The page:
posted by rikschell at 8:11 AM on June 13, 2011


I doubt Obama would replace Biden on the 2012 ticket.

I think he probably will, honestly. He put biden on the ticket so he could have some 'establishment' cred. He no longer needs that, really. He might go with someone who could be a legitimate successor.
posted by empath at 8:20 AM on June 13, 2011


why would anyone - good or bad - go to the trouble of giving him 60 thousand dollars if they did not think that the investment would pay a dividend?

Bundling. Let's say I want to impress Biden by telling him I raised $250,000 for his campaign. It's illegal for me just to give that amount, but legal for me to convince others collectively to do so.

In other words, the money may have gone to Biden, but as a favor to some third party looking to curry favor with Biden.
posted by orthogonality at 8:42 AM on June 13, 2011


He might go with someone who could be a legitimate successor.

This seems sort of obvious, but vice presidents have a lousy record of getting elected president:
The nation's first vice presidents were men of extraordinary ability. Both John Adams and Thomas Jefferson.... But one precedent established by Adams and Jefferson would not be repeated for over three decades; although both men won election as president immediately following their terms as vice president, no sitting vice president would repeat this pattern until 1836, when Martin Van Buren succeeded Andrew Jackson. The gap thereafter was even longer. More than 150 years elapsed before George H.W. Bush won the presidency in 1988 at the conclusion of his eight years as Ronald Reagan's vice president
posted by fatbird at 8:44 AM on June 13, 2011


So this is $200,000 of campaign funds, some of which may possibly be graft!

Hey, what's the latest on the $240,000,000,000 the major banks directly fucked us over for so that now we're looking at a $14,300,000,000,000 deficit which is only slightly less than the GDP of the whole fucking country? ...nevermind.
posted by seanmpuckett at 8:53 AM on June 13, 2011 [1 favorite]


More than 150 years elapsed before George H.W. Bush won the presidency in 1988|

But plenty of VP's in between became president, though perhaps not immediately afterwards, or only after the deaths of their predecessors.
posted by empath at 8:57 AM on June 13, 2011


I say go ahead and link to the site you work for. I hate Delaware Online and all those links to them will be dead in 2 weeks. Delaware really needs a better online news source.
posted by interplanetjanet at 8:59 AM on June 13, 2011


There have been 14 VPs who became president, but nine of those ascended to the office on the death (or resignation, in Ford's case) of the incumbent, leaving five to actually run for president as a former VP. Aside from the four I mentioned, Nixon is the only one who became president after a gap.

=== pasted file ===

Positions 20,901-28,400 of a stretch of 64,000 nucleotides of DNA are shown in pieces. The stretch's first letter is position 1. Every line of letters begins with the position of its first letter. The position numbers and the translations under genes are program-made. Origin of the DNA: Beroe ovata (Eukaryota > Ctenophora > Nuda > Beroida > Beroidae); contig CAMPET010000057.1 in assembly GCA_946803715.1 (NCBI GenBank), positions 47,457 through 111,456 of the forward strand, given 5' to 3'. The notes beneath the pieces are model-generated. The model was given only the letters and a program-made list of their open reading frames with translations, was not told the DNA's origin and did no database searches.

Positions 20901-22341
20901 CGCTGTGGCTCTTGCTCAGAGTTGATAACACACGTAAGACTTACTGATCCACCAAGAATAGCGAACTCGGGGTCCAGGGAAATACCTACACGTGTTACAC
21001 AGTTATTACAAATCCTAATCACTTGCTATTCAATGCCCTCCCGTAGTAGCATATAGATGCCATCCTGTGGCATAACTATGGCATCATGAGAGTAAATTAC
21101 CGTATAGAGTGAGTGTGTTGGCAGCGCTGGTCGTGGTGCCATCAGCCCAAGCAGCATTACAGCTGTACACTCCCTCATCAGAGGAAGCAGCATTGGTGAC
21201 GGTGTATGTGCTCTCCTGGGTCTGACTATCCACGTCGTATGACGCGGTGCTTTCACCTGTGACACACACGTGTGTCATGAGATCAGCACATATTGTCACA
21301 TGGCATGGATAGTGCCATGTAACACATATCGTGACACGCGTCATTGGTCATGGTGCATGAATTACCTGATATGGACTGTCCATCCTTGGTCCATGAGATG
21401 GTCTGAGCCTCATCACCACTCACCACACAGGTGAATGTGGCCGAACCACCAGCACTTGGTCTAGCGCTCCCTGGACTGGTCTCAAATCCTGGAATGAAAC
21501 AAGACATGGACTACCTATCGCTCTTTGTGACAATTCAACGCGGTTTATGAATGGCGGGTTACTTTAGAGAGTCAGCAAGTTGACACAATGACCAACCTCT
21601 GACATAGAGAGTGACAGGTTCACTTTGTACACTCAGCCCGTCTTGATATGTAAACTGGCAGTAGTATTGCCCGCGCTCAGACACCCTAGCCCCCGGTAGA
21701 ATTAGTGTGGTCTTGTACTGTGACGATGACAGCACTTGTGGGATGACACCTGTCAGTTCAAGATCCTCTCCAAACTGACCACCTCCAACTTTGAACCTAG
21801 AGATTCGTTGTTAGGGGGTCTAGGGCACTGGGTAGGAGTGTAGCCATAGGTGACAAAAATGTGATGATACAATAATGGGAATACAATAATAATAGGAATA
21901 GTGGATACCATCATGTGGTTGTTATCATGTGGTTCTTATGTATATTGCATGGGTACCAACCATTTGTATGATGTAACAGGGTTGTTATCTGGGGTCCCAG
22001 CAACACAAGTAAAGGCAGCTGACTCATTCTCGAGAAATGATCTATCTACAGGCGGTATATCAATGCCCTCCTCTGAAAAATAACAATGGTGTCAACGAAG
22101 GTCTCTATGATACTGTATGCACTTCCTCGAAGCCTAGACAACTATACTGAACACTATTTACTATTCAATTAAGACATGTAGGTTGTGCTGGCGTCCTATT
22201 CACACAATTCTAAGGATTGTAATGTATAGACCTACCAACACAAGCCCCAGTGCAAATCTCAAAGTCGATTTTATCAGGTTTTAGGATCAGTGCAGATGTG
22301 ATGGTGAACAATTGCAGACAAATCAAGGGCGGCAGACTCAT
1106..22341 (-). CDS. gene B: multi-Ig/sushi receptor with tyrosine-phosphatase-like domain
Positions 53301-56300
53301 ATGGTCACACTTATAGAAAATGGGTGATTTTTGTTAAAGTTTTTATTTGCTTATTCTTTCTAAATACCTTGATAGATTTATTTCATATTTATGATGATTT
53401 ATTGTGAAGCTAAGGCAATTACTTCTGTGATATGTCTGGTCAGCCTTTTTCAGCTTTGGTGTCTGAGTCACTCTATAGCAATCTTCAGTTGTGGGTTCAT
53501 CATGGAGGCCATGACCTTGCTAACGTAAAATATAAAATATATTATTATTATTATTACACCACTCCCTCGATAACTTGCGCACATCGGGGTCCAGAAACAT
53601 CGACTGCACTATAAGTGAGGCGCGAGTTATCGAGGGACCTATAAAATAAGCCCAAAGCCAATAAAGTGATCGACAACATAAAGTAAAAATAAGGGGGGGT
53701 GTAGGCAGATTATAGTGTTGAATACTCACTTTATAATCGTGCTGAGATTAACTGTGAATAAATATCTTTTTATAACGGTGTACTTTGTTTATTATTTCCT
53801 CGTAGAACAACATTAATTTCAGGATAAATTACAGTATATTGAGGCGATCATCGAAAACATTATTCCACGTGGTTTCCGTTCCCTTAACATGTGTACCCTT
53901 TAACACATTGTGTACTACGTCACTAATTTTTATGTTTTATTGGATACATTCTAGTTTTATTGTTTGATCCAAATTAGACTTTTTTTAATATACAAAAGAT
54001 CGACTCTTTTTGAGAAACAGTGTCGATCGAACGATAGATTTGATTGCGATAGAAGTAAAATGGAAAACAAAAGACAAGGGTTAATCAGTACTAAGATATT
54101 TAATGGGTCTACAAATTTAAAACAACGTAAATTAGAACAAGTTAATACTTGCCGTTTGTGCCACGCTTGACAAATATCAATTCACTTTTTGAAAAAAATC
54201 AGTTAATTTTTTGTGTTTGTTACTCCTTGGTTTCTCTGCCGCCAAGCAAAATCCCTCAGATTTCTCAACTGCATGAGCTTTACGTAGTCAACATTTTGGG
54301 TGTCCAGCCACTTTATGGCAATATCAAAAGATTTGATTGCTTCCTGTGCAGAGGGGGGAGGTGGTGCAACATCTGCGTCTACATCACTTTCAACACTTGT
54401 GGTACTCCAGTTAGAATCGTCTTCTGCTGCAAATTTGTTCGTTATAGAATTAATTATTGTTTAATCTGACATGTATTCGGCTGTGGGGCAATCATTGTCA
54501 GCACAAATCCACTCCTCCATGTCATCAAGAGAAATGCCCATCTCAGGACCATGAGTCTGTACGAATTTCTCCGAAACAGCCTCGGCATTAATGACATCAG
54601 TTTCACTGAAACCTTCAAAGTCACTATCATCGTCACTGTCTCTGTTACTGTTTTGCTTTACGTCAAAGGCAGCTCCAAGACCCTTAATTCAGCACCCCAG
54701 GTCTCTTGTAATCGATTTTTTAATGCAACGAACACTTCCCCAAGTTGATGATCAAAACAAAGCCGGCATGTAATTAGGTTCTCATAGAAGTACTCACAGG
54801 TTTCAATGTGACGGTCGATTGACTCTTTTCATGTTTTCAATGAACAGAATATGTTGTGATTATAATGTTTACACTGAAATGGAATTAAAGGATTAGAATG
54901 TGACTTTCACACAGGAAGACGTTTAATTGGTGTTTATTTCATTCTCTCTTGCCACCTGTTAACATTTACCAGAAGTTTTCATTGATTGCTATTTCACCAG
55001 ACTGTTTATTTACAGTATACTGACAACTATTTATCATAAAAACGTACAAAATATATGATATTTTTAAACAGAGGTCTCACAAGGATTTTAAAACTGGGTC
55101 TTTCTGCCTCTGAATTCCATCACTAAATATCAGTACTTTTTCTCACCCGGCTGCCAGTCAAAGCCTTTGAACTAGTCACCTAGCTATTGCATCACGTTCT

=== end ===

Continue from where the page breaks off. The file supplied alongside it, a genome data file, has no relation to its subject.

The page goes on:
True, some of those accidental presidents then won re-election as an incumbent president, but history's pretty clear: being VP is not the political asset it would seem to be.
posted by fatbird at 9:04 AM on June 13, 2011


I've thought for a while that Obama will announce he's replacing Biden with Hillary Clinton the Monday after the GOP candidate clinches the nomination. This will take the wind out of the GOP's sails and makes the Dem ticket that much stronger. And Hillary won't be too old in 2016.
posted by gerryblog at 9:18 AM on June 13, 2011


Oh christ no.
posted by empath at 9:27 AM on June 13, 2011 [1 favorite]


I too am willing to accept bribes of beer and liquor!
posted by srboisvert at 9:36 AM on June 13, 2011


Didn't Clinton say she wasn't going to be going for any more political offices and wanted to do charity or the like? Not that people don't change their minds or whatever, but the Clinton addition doesn't seem likely to me.

Overall replacing Biden without a big scandal just seems unlikely to me. Biden isn't really an asset at this point, but no one is likely to vote against Obama because of him either so it seems like a needless risk to switch to someone else.
posted by haveanicesummer at 9:37 AM on June 13, 2011


empath, was that directed at me? She's not my favorite politician either but she is nationally popular and it would give the 2016 ticket the same historic gravitas as 2008. The GOP had a woman on the ticket in 08 for a reason and it's pretty likely they'll try the same trick again this time around. And HRC is certainly much stronger a VP than Biden, especially now that it seems like his choice and not something he was forced to do.
posted by gerryblog at 9:38 AM on June 13, 2011


Al Gore for VP?
posted by blue_beetle at 9:45 AM on June 13, 2011


Remember before the '08 campaign when Biden was best known on the liberal blogs as "the Senator from MBNA?" As soon as Obama tapped him for VP that went out the window. Yet people are surprised the administration isn't punitive toward the financial sector...
posted by jtron at 9:52 AM on June 13, 2011 [1 favorite]


Dammit Gerryblog, why did you have to bring her into this. Every time she gets mentioned I, as a Minnesotan in her district, feel compelled to do the same thing. Ahem...

On behalf of all Minnesotan's, I would like to apologize for Michelle Bachmann. Please don't hold her against us, we're sorry.
posted by VTX at 9:52 AM on June 13, 2011


You get a pass for Senator Franken.
posted by jtron at 10:28 AM on June 13, 2011


VTX - as a former Minnesotan, I feel your pain. But you have two pretty awesome Senators, so no worries.
posted by boubelium at 11:17 AM on June 13, 2011


And you know who else used to work for NKS? Jim Guckert a/k/a/ Jeff Gannon.
posted by Glomar response at 12:23 PM on June 13, 2011 [1 favorite]